If an abstract principle is any good it should coordinate available concrete information in an unambiguous, coherent way. This works best in maths and some of the sciences (though some branches of physics don’t do as well as you might think). In social science it’s basically impossible to articulate abstract principles that will satisfy everyone, but that doesn’t mean we should try or that we think of better or worse abstract models. In the case of economics I often see people moving quickly from noting shortcomings of economic models as if that somehow supported their own opinions. The weaknesses of the models show that economics is hard, not that you know better.
In the case of economics, there are a bunch of economic principles which economists basically agree on and many people can accept when stated as a general principle, but get totally overridden when comes to particular cases. Here’s a list of 15 economic principles from a speech given by a journalist I really like. Some of the principles are obvious enough to seem like common sense rather than “economics” but people, including politicians, deny them all the time! My past few posts may be boring but I don’t really expect that there is a lot to get worked up about one way or another. This post is different though. I’m trying to argue that we’re wrong to let the emotional effect of special cases override abstract ideas we should believe are true.
Maybe the most obvious one is that demand curves slope downward. In general, raising the price of something lowers the demand for it. There are some obvious exceptions to this rule like luxury products where low prices can be seen as a bad signal about quality which can affect demand. There are also less obvious exceptions to the principle like the idea of a “Giffen good”. If the price of a staple food like rice increases people might buy more of it because they have less money for nicer food and rice is still the cheapest thing around. How far do these exceptions go in invalidating the idea that demand curves slope downwards? Not that far I say, maybe we need to stay on our toes when applying the principle but still, I think that not assuming it’s generally true would be crazy.
Now how about the demand curve for labour? Does that slope downwards? If putting it that way is a little boring, how about, “should we get rid of the minimum wage?” If it seems really obvious that we shouldn’t get rid of it, why is that? Does raising the price of labour not reduce demand for it? Or do we think of rich employers and poor employees and see that it’s just obvious that employers should pay more?
Now maybe the potential downsides of a minimum wage are worth the costs, but if you think it’s obvious that a larger minimum wage won’t result in less job seekers finding low skilled jobs, your belief is in tension with a pretty fundamental economic principle. I have seen lots of arguing in favour of the minimum wage, but I see much less recognition of this basic tension.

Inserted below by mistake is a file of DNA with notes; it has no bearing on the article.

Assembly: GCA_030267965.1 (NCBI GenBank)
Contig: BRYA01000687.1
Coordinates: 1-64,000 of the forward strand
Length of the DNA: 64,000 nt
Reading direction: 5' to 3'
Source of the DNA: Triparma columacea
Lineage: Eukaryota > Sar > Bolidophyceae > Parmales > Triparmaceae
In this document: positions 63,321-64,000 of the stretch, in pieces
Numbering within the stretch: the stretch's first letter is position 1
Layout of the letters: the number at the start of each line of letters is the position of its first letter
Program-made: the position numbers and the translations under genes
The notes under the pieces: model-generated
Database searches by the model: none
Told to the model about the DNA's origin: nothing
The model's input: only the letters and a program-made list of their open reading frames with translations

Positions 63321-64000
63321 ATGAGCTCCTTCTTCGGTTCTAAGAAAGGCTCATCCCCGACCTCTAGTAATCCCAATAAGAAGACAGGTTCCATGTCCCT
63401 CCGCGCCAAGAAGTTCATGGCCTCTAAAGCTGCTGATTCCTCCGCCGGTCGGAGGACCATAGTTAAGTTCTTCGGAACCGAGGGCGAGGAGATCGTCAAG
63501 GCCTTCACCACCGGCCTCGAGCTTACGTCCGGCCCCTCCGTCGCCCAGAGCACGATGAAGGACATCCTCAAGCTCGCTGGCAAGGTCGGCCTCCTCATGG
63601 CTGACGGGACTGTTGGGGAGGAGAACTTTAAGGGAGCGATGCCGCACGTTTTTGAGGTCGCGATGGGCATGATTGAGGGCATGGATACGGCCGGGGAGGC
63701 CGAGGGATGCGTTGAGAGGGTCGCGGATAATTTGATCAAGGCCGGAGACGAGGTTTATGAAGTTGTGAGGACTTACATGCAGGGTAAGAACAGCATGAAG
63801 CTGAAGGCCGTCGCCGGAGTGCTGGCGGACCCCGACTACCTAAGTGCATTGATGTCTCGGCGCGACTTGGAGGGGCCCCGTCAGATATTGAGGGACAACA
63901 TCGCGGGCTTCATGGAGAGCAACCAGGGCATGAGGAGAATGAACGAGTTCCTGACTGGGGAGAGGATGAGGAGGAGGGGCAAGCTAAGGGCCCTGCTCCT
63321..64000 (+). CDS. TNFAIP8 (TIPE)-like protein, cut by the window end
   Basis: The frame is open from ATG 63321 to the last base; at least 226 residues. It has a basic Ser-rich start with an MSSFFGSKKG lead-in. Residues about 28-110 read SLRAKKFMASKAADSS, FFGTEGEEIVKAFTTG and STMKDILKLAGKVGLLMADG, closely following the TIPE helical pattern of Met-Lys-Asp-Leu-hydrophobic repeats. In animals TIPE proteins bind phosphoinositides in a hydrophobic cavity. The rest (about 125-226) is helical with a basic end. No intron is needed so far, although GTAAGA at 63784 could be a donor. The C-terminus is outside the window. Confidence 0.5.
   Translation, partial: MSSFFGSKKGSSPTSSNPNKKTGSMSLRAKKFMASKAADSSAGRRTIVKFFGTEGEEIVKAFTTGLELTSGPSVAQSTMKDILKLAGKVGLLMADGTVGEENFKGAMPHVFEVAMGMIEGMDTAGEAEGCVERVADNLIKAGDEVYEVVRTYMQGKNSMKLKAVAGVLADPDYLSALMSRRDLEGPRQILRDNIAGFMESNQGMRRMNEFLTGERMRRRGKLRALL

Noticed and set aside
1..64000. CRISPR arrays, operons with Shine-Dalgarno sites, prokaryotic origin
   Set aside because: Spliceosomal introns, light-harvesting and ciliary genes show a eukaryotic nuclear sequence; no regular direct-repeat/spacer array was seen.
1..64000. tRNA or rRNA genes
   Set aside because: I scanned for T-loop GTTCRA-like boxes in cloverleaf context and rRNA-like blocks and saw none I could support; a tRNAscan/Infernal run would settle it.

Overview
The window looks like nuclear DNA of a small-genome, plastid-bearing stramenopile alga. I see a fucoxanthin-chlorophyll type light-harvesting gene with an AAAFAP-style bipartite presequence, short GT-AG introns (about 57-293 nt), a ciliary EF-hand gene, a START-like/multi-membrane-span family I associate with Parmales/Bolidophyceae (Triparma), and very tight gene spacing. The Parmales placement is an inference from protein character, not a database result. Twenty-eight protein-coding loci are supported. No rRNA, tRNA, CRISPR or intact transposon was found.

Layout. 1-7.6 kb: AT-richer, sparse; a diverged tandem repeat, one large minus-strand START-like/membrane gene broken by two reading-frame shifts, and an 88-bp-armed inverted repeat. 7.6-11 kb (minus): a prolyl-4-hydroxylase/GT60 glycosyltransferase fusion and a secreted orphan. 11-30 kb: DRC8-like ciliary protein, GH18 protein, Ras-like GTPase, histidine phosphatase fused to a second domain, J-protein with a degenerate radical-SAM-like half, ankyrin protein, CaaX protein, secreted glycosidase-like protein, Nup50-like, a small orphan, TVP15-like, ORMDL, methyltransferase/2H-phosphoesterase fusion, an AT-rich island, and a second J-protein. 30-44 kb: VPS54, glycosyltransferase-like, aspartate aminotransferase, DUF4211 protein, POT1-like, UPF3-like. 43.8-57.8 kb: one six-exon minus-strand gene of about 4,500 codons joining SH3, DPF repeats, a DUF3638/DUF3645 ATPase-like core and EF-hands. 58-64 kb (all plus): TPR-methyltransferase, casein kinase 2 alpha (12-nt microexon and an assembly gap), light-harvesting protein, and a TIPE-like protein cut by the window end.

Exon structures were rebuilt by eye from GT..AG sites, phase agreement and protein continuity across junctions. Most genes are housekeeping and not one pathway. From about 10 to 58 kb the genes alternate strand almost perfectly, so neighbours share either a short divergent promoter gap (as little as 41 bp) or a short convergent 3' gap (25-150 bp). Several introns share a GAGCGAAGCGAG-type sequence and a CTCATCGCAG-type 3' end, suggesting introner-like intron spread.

On Monday Eugene Fama shared the Nobel Prize partly (primarily) for his work on the efficient markets hypothesis. “Efficient” makes it sound like markets are “good” but the EMH is compatible with bad outcomes. The idea is that markets are good at taking the available information into account. Basically, when someone tells you about a hot new stock that you have to buy you can basically just ignore them. The trouble is that in conversation when someone is trying to convince you about their stock, they will definitely have more information about it than you. They will be able to give you a detailed argument in favour it that you will not be in a position to pick apart, but you are still justified in ignoring their advice. The world is a complicated place and there are lots of people out there smarter than you trying to be clever about what stock to pick. The odds that your salesman is the special one, who really knows, are really low.
I’d guess that most educated non-economists (and plenty of economists) think that the EMH is just plain wrong and many think that it’s so obviously wrong that they are genuinely surprised to discover that it’s actually a thing. There are some people who do seem to be special and there are apparent exceptions where the EMH doesn’t seem to hold. But the fact remains that it is incredibly difficult to beat the market. Lots of very clever people devote their lives to doing this and very few succeed. Just like some exceptions to demand curves sloping downwards doesn’t mean we should chuck away the basic idea, same with EMH, even if the dude selling you his stock is really convincing. Once you give up on the quest for exceptionless certainty these principles are very powerful and can help understand the world and I think we should resist the emotional appeal of cases that seem to clash with them.
P.S. Link to the 15 principles is there now.
P.S. Link to the 15 principles is there now.